An Experimental Study of LP-Based Approximation Algorithms for Scheduling Problems
INFORMS journal on computing
R ecently there has been much progress on the design of approximation algorithms for a variety of scheduling problems in which the goal is to minimize the average weighted completion time of the jobs scheduled. Many of these approximation algorithms have been inspired by polyhedral formulations of the scheduling problems and their use in computing optimal solutions to small instances. In this paper we demonstrate that the progress in the design and analysis of approximation algorithms for these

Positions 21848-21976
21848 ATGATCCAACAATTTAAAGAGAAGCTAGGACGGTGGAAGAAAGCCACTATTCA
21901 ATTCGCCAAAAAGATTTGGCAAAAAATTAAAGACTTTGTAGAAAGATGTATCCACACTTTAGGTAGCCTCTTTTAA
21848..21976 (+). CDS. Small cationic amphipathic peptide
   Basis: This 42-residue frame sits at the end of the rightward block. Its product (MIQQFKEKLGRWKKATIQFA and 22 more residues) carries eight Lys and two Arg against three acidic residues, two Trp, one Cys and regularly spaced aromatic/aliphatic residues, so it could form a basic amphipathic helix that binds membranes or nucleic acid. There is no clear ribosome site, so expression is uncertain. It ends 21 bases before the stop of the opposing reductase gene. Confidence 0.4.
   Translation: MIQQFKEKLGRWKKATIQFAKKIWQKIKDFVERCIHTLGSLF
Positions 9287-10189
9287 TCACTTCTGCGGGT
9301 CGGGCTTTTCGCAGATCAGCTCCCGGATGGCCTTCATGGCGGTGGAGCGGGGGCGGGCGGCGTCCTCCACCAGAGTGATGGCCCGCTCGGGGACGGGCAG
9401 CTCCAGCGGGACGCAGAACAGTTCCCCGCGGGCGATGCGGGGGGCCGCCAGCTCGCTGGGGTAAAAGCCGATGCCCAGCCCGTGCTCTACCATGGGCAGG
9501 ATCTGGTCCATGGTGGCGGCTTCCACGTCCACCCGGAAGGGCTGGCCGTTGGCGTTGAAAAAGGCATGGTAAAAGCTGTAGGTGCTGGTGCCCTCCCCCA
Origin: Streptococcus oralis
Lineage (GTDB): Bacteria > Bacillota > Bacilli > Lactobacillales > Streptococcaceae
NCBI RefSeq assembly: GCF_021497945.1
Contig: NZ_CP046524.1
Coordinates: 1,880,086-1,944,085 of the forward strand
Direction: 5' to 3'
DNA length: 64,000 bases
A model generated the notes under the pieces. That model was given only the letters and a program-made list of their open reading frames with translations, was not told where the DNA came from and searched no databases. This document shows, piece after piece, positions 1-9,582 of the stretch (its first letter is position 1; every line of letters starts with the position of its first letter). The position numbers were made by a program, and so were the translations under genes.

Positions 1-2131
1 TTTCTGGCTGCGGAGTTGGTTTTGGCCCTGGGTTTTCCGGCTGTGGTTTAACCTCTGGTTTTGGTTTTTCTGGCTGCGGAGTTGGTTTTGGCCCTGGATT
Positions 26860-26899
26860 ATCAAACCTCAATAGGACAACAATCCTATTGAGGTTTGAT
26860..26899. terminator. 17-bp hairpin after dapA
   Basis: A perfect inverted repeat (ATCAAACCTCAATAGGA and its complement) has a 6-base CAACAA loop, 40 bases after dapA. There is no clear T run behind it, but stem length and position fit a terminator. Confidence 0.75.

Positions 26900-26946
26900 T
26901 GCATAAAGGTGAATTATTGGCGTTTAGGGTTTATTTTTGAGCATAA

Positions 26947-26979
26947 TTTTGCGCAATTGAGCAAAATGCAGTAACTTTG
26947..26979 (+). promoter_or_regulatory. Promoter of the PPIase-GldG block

... problems also yields techniques with improved computational efficacy. Specifically, we give a comprehensive experimental study of a number of these approximation algorithms for 1 r j w j C j , the problem of scheduling jobs with release dates on one machine so as to minimize the average weighted completion time of the jobs scheduled. We study both the quality of lower bounds given for this problem by different linearprogramming relaxations and combinatorial relaxations, and the quality of upper bounds delivered by a number of approximation algorithms based on them. The best algorithms, on almost all instances, come within a few percent of the optimal average weighted completion time. Furthermore, we show that this can usually be achieved with O n log n computation. In addition we observe that on most kinds of synthetic data used in experimental studies a simple greedy heuristic, used in successful combinatorial branch-and-bound algorithms for the problem, outperforms (on average) all of the LP-based heuristics. We identify, however, other classes of problems on which the LP-based heuristics are superior and report on experiments that give a qualitative sense of the range of dominance of each. We consider the impact of local improvement on the solutions as well. We also consider the performance of the algorithms for the average weighted flow-time criterion, which, although equivalent to average weighted completion time at optimality, is provably much harder to approximate. Nonetheless, we demonstrate that for most instances we consider that the algorithms give very good results for this criterion as well. Finally, we extend the techniques to a rather different and more complex problem that arises from an actual manufacturing application: resource-constrained project scheduling. In this setting as well, the techniques yield algorithms with improved performance; we give the best-known solutions for a set of instances provided by BASF AG, Germany.